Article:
People become alcoholics for a reason

… and it isn’t because they are ill

They had been happily married for 30 years until the accident. After satisfying careers – Marilyn as a dental nurse and Ray as a fireman – and bringing up three children, they were enjoying their retirement. Both did voluntary work, Marilyn in a charity shop and Ray as a mentor at the local secondary school. They didn’t have a lot of money but enjoyed long rambles in the countryside, as part of a local group, liked to socialise, and relished spending time at their allotment.

Then, four years ago, Ray had an accident in which his right foot was badly crushed, preventing him from being able to stand for long, and certainly not able to go on the walks that they had so enjoyed. Soon afterwards, he gave up the mentoring, because he found it a struggle to get around the school.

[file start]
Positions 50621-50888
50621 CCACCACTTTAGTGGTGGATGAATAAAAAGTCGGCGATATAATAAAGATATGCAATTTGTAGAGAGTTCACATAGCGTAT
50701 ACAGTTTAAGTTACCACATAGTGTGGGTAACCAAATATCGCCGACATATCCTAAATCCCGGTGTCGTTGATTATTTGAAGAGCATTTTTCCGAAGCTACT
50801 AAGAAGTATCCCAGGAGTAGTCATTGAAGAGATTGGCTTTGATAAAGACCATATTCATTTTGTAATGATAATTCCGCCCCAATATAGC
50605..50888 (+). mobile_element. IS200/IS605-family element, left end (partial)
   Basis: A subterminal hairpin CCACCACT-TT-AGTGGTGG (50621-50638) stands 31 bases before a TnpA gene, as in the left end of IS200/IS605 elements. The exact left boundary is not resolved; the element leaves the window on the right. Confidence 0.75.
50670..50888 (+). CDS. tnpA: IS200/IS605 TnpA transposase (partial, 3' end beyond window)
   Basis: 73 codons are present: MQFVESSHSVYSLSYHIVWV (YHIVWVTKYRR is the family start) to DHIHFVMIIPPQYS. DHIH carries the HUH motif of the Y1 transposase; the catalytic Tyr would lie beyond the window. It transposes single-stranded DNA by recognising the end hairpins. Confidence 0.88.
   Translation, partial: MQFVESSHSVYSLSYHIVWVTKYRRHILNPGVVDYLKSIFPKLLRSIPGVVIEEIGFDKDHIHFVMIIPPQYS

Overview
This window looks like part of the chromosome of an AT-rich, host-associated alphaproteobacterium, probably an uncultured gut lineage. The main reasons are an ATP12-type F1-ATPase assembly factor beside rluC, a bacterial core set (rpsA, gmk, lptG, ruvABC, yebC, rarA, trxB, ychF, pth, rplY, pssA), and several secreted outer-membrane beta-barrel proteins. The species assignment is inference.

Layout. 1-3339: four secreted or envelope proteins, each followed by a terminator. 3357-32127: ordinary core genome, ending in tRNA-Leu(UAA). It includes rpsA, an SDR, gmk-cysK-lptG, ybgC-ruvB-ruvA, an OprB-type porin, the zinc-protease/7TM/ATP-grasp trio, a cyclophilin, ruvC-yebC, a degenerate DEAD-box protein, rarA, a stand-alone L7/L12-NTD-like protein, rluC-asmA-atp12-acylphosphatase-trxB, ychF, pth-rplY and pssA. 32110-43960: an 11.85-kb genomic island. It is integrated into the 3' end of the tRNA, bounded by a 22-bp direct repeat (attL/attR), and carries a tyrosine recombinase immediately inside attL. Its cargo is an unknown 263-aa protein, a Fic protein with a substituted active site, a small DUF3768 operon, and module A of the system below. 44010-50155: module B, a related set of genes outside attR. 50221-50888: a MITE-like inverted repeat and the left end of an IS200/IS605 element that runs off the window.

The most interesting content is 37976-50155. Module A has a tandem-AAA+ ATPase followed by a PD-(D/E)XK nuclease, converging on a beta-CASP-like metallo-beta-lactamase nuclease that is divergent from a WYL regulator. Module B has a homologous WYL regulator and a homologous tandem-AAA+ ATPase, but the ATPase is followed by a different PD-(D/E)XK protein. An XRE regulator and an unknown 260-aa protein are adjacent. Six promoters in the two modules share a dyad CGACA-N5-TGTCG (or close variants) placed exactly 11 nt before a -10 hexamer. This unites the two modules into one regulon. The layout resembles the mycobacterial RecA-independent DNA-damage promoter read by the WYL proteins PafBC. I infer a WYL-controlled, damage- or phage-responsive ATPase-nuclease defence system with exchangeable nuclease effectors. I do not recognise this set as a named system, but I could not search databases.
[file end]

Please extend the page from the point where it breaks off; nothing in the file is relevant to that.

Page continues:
“They would have come to some accommodation, if he had asked, as they really valued his contribution,” she said, when explaining the situation in our therapy session, “but he was adamant. And he gave up on the allotment as well, even though I wanted to take a folding chair with us, so that he could do his bit sitting down. No, he wouldn’t have it.

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